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Home Basel Committee Basel Committee Issues Second Proposal on Fundamental Review of the Trading Book Capital Rules

Basel Committee Issues Second Proposal on Fundamental Review of the Trading Book Capital Rules

Today, the Basel Committee issued a second proposal on the fundamental review of capital requirements for the trading book.

The first proposal, issued in May 2012, described a number of specific measures to improve trading book capital requirements.  The second proposal provides more detail on the approaches introduced in May 2012, and sets out a draft text for a revised market risk capital framework.

The key features of the proposed revised framework include:

  • A revised boundary between the trading book and banking book. The new approach aims to create a less permeable and more objective boundary that remains aligned with banks’ risk management practices, and reduces the incentives for regulatory arbitrage.
  • A revised risk measurement approach and calibration. The proposal involves a shift in the measure of risk from value-at-risk (VaR) to expected shortfall so as to better capture “tail risk”, and calibration based on a period of significant financial stress.
  • The incorporation of the risk of market illiquidity, through the introduction of “liquidity horizons” in the market risk metric, and an additional risk assessment tool for trading desks with exposure to illiquid products.
  • A revised standardized approach for calculating market risk capital requirements that is designed to be sufficiently risk-sensitive to act as a credible fallback to internal models, and still appropriate for banks that do not require sophisticated measurement of market risk.
  • A revised internal models-based approach, encompassing a more rigorous model approval process and more consistent identification and capitalization of material risk factors.  Hedging and diversification recognition will also be based on empirical evidence that such practices are effective during periods of stress.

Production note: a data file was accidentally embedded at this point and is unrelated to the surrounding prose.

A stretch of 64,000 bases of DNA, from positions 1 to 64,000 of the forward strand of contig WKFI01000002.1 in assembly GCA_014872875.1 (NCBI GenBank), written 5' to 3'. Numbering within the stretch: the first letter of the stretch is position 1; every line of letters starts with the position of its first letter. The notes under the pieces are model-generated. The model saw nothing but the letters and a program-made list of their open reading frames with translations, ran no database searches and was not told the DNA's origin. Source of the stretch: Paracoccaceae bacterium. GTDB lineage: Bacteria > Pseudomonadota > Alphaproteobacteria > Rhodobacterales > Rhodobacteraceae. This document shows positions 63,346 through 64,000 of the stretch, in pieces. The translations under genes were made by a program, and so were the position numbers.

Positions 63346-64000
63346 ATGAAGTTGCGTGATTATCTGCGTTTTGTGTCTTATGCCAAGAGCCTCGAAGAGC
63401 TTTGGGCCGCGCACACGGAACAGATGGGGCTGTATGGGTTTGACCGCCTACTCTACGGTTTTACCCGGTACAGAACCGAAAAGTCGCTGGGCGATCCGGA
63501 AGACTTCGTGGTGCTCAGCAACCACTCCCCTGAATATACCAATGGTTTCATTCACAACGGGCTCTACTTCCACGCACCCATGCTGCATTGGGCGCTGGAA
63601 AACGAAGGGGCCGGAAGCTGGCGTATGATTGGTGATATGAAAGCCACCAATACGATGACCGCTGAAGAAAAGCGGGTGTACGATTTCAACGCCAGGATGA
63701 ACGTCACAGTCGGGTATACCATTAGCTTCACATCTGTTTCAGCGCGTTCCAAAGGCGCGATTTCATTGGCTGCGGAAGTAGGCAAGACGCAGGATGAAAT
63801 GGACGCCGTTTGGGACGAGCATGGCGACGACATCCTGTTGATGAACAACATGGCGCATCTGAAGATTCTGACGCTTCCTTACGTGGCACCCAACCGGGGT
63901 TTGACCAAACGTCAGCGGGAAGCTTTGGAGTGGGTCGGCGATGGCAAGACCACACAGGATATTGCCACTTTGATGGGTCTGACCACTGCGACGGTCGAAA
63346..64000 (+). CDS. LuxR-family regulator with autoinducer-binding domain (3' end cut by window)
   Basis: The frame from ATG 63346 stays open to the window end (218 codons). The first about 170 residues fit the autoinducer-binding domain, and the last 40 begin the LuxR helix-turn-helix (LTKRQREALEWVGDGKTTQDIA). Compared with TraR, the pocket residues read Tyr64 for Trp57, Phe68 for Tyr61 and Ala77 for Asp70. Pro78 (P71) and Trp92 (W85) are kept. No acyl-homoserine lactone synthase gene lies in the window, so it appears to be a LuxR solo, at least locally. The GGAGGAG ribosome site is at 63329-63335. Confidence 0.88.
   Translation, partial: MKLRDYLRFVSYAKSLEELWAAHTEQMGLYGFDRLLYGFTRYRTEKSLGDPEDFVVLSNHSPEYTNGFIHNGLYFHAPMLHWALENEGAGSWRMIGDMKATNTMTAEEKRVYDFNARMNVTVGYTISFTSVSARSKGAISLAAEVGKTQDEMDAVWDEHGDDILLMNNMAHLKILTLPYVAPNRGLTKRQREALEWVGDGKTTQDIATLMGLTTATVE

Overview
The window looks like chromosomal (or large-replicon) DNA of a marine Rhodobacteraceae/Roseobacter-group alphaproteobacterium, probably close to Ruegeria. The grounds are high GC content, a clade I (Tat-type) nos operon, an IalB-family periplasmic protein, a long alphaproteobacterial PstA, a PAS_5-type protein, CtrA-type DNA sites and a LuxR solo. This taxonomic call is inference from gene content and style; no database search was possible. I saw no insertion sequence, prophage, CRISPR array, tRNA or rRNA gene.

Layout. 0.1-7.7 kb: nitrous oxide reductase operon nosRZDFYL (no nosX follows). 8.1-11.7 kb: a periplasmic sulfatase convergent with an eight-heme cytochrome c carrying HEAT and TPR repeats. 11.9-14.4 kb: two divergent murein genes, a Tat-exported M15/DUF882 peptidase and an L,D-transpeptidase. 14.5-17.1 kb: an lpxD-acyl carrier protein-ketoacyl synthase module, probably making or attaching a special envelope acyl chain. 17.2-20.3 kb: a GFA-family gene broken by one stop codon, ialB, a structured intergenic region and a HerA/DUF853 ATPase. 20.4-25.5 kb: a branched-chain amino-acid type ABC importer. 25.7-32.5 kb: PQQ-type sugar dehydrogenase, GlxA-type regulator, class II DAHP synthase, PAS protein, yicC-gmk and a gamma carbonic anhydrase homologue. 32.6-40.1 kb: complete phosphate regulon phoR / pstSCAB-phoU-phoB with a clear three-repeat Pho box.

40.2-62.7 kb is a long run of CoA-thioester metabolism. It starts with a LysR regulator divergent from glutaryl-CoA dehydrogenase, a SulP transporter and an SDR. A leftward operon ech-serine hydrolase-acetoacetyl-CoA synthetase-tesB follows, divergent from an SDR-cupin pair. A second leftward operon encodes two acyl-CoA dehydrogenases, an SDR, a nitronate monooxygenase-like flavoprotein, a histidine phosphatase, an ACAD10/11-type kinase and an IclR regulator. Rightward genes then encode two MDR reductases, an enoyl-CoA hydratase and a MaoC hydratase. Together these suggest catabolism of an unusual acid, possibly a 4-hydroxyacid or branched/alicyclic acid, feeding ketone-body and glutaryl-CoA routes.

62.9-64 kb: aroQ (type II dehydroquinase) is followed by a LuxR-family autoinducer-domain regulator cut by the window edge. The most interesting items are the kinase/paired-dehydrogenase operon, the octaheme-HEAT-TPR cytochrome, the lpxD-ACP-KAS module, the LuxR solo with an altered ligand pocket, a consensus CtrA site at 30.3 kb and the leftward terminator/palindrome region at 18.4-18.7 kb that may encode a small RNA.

• A strengthened relationship between the standardized and the internal models-based approaches. This is achieved by establishing a closer calibration of the two approaches, requiring mandatory calculation of the standardized approach by all banks, and requiring mandatory public disclosure of standardized market risk capital charges by all banks, on a desk-by-desk basis.
  • A closer alignment between the trading book and the banking book in the regulatory treatment of credit risk. This involves a differential approach to securitization and non-securitization exposures.

The Basel Committee is also considering the merits of introducing the standardized approach as a floor or surcharge to the internal models-based approach. However, it will only make a final decision on this issue following a comprehensive Quantitative Impact Study, after assessing the impact and interactions of the revised standardized and models-based approaches.

Comments on the proposal are due by January 31, 2014.

Potential U.S. Implementation:  In a speech delivered on July 7, 2012, Federal Reserve Governor Governor Daniel K. Tarullo stated that:  “depending on the results of the fundamental review of the trading book currently underway in the Basel Committee, we may want to return to market risk capital requirements at a later date. I, for one, am particularly interested in exploring possible standardized capital requirements for market risk as a back-up for model-derived risk weights, just as we now do for credit risk [under the Collins Amendment capital floor].”


Basel Committee, Fundamental Review of the Trading Book – Second Consultative Document (Oct. 2013) available here:

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